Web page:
“Every time America has set clear rules and better standards for our air, our water
and our children’s health — the warnings of the cynics have been wrong. They warned
that doing something about the smog choking our cities, and acid rain poisoning our lakes, would kill business. It didn’t. Our air got cleaner, acid rain was cut
dramatically, and our economy kept growing.”
— President Obama, Reducing Carbon Pollution in Our Power Plants (May 31, 2014)
The Environmental Protection Agency announced proposed new rules for existing sources of greenhouse gas emissions. This highly anticipated action is the result of a year’s worth of meetings and planning by EPA with the input of stakeholders from industry, power producers, environmental groups, state and local regulators, and other interested parties representing over 300 groups. It will likely generate scrutiny, discussion and litigation.
In the 2013 State of the Union Speech, President Obama briefly described his goal to address climate change. This action follows President Obama’s Climate Action Plan, which consisted of three distinct parts:
• Develop policies that will cut the emission of carbon into the atmosphere.
• Develop response activities and plans related to the unavoidable results of climate change.
• Propose international efforts to reduce carbon emissions and develop response plans with other major emitters of greenhouse gases (GHG).
EPA’s proposed rule and explanatory text is well over 600 pages long. Future blog entries will focus on the detail of the proposed rule. In the meantime, it may be helpful to briefly look at the goals of the proposed rule and how it seeks to meet those goals.
As one third of all GHG emissions are related to existing power plants, EPA concluded that no meaningful reduction in GHG emissions could occur without addressing existing plants. The proposed rule seeks to reduce GHG emissions by 30 percent by 2030. The proposed rule also seeks to gain environmental and health side benefits through the reduction of other types of pollutants emitted by power plants.
How does it seek to reduce these pollutants? The proposed rule anticipates establishing state-by-state goals at reducing GHG emissions through improvements in efficiency and the use of clean energy technologies. States will have flexibility within their borders to meet those goals.
EPA has established a formula to set each state’s goals by dividing a fossil-fuel fired plant’s carbon dioxide emissions by the amount of electricity generated within the state as measured by megawatt hours. Each state will get an interim goal that it must meet from 2020-2029. By 2030, each state will have a final goal that it must meet and maintain.
Based on existing programs, EPA established four “building blocks” that will drive state programs:
• Fossil-fuel fired plants must become more efficient.
• Increased use of low-carbon power sources.
• Expand the use of zero- and low-emitting power sources.
• Increase energy efficiency at the user end.
Already, people are guessing who the winners and losers will be. The most commonly cited losers are the coal-fired electrical industry and coal producers, although with the development of carbon sequestration, that might not be a given. Winners might include nuclear power and “green” energy technologies.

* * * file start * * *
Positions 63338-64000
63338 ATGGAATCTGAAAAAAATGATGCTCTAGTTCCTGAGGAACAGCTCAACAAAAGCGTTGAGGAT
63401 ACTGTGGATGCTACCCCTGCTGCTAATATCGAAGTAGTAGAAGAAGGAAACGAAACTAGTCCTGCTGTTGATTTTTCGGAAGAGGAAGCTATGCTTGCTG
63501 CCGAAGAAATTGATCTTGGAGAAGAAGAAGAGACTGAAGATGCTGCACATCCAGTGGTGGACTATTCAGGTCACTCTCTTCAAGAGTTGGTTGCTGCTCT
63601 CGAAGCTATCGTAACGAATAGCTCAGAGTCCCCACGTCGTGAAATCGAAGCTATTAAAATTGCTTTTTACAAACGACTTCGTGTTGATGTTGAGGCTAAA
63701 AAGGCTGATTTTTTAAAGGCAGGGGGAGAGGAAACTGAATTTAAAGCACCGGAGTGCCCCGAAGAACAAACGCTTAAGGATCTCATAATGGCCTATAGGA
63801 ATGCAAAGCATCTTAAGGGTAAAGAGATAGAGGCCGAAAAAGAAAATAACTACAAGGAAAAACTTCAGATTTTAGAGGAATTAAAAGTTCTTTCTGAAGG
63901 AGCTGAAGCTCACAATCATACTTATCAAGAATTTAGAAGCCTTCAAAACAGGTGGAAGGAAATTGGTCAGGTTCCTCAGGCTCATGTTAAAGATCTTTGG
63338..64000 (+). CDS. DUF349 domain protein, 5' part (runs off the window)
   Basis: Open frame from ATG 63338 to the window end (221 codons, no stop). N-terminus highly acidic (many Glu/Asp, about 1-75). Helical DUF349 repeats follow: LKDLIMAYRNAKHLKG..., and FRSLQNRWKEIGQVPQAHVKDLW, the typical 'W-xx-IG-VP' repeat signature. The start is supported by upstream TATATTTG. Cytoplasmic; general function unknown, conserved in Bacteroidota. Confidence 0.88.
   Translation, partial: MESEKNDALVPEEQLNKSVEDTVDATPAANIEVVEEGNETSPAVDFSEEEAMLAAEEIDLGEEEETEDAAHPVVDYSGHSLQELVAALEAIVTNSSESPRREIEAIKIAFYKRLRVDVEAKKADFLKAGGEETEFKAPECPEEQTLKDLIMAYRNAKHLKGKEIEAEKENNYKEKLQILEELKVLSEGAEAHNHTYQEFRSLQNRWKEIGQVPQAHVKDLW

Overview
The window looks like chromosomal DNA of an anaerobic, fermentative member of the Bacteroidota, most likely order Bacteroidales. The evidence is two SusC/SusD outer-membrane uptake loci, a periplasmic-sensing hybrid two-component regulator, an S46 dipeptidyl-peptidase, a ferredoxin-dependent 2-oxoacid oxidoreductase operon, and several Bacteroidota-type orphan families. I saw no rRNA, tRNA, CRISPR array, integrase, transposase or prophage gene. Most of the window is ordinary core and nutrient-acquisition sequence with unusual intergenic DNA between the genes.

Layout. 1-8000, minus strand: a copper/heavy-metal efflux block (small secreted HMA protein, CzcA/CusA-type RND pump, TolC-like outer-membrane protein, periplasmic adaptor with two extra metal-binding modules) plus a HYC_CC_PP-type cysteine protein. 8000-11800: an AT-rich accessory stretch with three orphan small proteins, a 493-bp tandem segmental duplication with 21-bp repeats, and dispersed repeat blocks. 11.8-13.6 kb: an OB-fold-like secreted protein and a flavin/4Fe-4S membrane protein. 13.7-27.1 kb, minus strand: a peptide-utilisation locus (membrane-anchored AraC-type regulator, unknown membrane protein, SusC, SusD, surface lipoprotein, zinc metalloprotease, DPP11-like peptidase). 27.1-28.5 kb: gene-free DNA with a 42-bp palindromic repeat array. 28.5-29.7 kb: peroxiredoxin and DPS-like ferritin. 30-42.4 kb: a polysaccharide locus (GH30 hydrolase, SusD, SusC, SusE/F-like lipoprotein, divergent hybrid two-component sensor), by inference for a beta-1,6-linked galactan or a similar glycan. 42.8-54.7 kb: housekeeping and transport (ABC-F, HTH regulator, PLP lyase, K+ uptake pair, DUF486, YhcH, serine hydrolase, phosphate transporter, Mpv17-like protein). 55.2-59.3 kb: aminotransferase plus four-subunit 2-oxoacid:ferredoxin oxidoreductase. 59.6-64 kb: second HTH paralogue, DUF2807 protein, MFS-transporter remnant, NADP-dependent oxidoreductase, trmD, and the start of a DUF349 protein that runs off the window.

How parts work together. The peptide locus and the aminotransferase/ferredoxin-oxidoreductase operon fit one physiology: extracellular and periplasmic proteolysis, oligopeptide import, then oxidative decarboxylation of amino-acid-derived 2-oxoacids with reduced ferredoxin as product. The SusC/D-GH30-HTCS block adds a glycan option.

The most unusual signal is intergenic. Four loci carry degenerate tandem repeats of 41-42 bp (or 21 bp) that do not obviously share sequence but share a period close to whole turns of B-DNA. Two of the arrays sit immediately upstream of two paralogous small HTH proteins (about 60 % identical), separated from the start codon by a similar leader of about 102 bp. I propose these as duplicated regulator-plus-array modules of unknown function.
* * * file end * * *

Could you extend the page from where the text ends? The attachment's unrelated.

EPA will hold four public meetings during the week of July 28. As with any proposed rule, there is an opportunity for public comment.
For an environmental attorney, these are interesting times. I will be digging through the proposed regulations and responses to them in the coming weeks. I expect to be writing a lot more about this.
Add a comment
SubscribeRSS Plunkett Cooney LinkedIn Page Plunkett Cooney Twitter Page Plunkett Cooney Facebook Page
- Environmental Regulation
- Environmental Liability
- Environmental Protection Agency (EPA)
- Renewable Energy
- Clean Water
- Environmental Protection Agency
- Environmental Legislation
- Greenhouse Gases
- Great Lakes
- Waste Water
- Climate Change
- Oil & Gas
- Clean Air
- Public Policy
- Environmental Justice
- Carbon Neutrality
- Underground Storage Tanks (UST)
- Solar Energy
- Hazardous Materials
- Regulatory Law
- Solid Waste
- Natural Gas
- Zoning and Planning
- Commercial Liability
- Housing and Urban Development (HUD)
- Lead-based Paint
- Invasive Species
- Michigan Environmental Protection Act
- Shareholder Liability
- Land Use
- Real Estate
- What You Need to Know About EPA’s PFAS Guidance to States
- Hydrogen – What is it Good for and Why Should I Care?
- What You Can do to Prepare for Likely Impacts of EPA's Proposed Rulemaking for PFAS Chemicals
- EPA Proposes to Treat PFAS Chemicals as Hazardous Substances
- Framing the Future – Bans on New Gasoline-powered Vehicle Sales, Turning Mandates Into Opportunities
- Environmental Protection Agency Issues New PFAS Health Advisories
- Electricity Transmission Success Story in Michigan
- Understanding Gas Price Components and Potential Relief Options
- FERC Incorporates Environmental Justice, Climate Change Considerations in its Policies
- PFOS Advisory Impacting Beef from Michigan Farm